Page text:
How to Keep Spaghetti Hot for Serving in a Hamilton Beach Roaster Oven

How to Keep Spaghetti Hot for Serving in Hamilton Beach Roaster Oven.
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Most home cooks don't have restaurant equipment at their disposal, so if you want to occasionally serve a crowd, you'll need to be creative about how you create and serve large-batch meals. Spaghetti is inexpensive and easy to prepare in bulk, for example, and the roaster oven you use for your holiday turkeys works just fine for keeping the pasta hot.

The Importance of Temperature Management

Food safety revolves around keeping hot foods hot and cold foods cold. At temperatures of 40 degrees Fahrenheit or below, potentially harmful microorganisms are usually dormant, and their population grows very slowly. At temperatures of 140F or higher, they die off. In between those temperatures is the food safety danger zone, where those nasty bugs can survive and thrive.

If you're making a massive pot each of sauce and pasta and then keeping them hot until mealtime, your goal is simply to keep the spaghetti and its sauce to a temperature of 140F or above. First, though, you should decide whether you'll use the roaster oven just to keep your pasta hot or to reheat it from refrigerator temperature.

Keeping it Warm vs. Reheating

Using a roaster oven to keep food warm is relatively straightforward. Using it for reheating the meal as well complicates your planning because it adds a few more steps where temperatures must be managed. The first step is preparing your sauce and your pasta. Then you have to cool them quickly and get them into the fridge within two hours so they remain food safe.

You can cool spaghetti rapidly under cold running water and then drain it and toss it with a bit of oil to keep it from sticking. Sauce should be divided into small, flat containers for fast cooling. You might also opt for a prepared sauce out of cans or jars, which saves the added steps of cooking and cooling. If you don't often prepare meals in bulk, saving yourself time and work is a really good idea.

Cooking Spaghetti in a Roaster

If you're preparing and serving the spaghetti right in the roaster, you'll need to take your ingredients from refrigerator temperature to a food-safe temperature. For a full roaster, that takes about two hours. In this case, you'll need to heat up the spaghetti to 165F or beyond, which is the safe temperature for leftovers or reheated foods. Once you've reached that temperature, you again need to only keep it above 140F to maintain food safety.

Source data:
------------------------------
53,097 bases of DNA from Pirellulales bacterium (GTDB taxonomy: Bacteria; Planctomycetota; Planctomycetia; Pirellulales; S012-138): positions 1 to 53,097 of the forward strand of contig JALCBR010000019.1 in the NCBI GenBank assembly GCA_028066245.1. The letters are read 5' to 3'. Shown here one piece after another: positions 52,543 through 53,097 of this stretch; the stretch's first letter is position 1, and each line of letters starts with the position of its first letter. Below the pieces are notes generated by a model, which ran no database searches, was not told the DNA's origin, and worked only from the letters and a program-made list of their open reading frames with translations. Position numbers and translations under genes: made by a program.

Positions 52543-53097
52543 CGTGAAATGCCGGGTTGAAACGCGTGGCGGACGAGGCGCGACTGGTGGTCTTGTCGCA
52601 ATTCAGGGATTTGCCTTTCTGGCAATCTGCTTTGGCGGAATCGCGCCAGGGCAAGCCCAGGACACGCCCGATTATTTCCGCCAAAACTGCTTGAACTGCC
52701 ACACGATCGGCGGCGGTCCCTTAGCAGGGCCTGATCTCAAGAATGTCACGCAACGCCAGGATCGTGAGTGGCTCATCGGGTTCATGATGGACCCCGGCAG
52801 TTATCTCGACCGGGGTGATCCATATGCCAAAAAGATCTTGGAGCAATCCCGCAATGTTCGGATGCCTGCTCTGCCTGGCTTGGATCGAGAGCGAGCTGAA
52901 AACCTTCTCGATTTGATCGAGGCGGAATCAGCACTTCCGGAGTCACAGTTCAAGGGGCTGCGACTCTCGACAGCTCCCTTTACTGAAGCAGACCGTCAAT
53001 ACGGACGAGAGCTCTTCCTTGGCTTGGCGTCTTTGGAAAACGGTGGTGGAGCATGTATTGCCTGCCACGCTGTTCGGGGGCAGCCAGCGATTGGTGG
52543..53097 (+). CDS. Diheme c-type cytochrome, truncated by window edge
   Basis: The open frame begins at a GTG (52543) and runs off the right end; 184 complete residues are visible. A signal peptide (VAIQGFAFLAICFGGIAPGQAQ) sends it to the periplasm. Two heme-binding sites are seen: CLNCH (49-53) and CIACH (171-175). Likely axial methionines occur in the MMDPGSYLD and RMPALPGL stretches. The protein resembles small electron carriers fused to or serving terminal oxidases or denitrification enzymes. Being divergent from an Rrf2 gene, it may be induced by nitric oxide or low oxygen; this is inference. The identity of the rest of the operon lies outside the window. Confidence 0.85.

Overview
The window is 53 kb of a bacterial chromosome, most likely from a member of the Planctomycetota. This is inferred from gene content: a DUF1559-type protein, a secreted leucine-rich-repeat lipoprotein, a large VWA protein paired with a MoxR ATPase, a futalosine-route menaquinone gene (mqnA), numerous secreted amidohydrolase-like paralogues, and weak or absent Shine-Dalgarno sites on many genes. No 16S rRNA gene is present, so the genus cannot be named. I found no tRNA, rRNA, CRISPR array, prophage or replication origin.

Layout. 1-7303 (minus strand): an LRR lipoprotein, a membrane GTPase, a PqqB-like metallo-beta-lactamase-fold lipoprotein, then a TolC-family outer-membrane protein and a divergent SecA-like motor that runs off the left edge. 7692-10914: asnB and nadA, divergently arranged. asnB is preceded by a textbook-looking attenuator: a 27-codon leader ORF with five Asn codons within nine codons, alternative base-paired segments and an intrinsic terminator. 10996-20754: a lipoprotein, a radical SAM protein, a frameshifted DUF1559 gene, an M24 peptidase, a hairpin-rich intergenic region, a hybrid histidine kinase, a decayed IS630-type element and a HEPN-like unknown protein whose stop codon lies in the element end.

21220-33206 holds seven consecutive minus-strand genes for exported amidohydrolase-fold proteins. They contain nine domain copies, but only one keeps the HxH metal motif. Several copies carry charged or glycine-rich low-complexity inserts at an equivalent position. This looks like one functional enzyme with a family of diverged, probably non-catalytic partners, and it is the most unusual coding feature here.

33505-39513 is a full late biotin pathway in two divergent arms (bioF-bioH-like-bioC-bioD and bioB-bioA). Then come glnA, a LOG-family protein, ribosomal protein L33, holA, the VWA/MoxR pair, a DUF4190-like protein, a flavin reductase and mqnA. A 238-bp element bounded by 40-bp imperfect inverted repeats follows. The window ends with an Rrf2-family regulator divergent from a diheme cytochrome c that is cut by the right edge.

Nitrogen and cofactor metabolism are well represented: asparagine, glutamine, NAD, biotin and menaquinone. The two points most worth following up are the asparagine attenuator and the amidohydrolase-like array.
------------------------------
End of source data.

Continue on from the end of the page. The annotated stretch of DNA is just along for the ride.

You don't necessarily have to use long spaghetti noodles either. For a standup buffet, shorter pasta shapes are often better, with less risk to your guests' clothes. Baked ziti in an electric roaster works well, as do similar shapes such as penne or rigatoni.

Keeping Pasta Warm for a Buffet Meal

Because of the lid, you can't just set your roaster to 140F and call it a day. More accurately, it's the fact that the lid can't be on the roaster while people serve themselves, and that means heat will escape from the food's surface. To compensate for heat loss, you'll need to set the roaster's temperature a bit higher, usually 180F to 200F.

The only way to know for sure that you're maintaining a safe temperature is by using a thermometer. Test the pasta in several places to make sure it's hot enough all the way through. It also helps to stir it frequently to avoid hot and cold spots.

Tips and Tricks

Your sauce will begin to dry out as it sits in the roaster, so keep back some extra sauce to moisten it. Alternatively, keep a can or bottle of tomato juice in the kitchen and stir that in as needed. If you have a pasta dish with white sauce, milk can serve the same purpose.

If you plan to refill the buffet, adding new pasta to the old pasta isn't a good idea in terms of quality or food safety. Instead, make up batches in disposable foil pans that fit the roaster. Keep them warm in an oven back in the main kitchen and swap in a fresh one as needed. That's how professionals do it, and as a bonus, it means you won't need to scrape and soak cooked-on sauce from the roaster itself.

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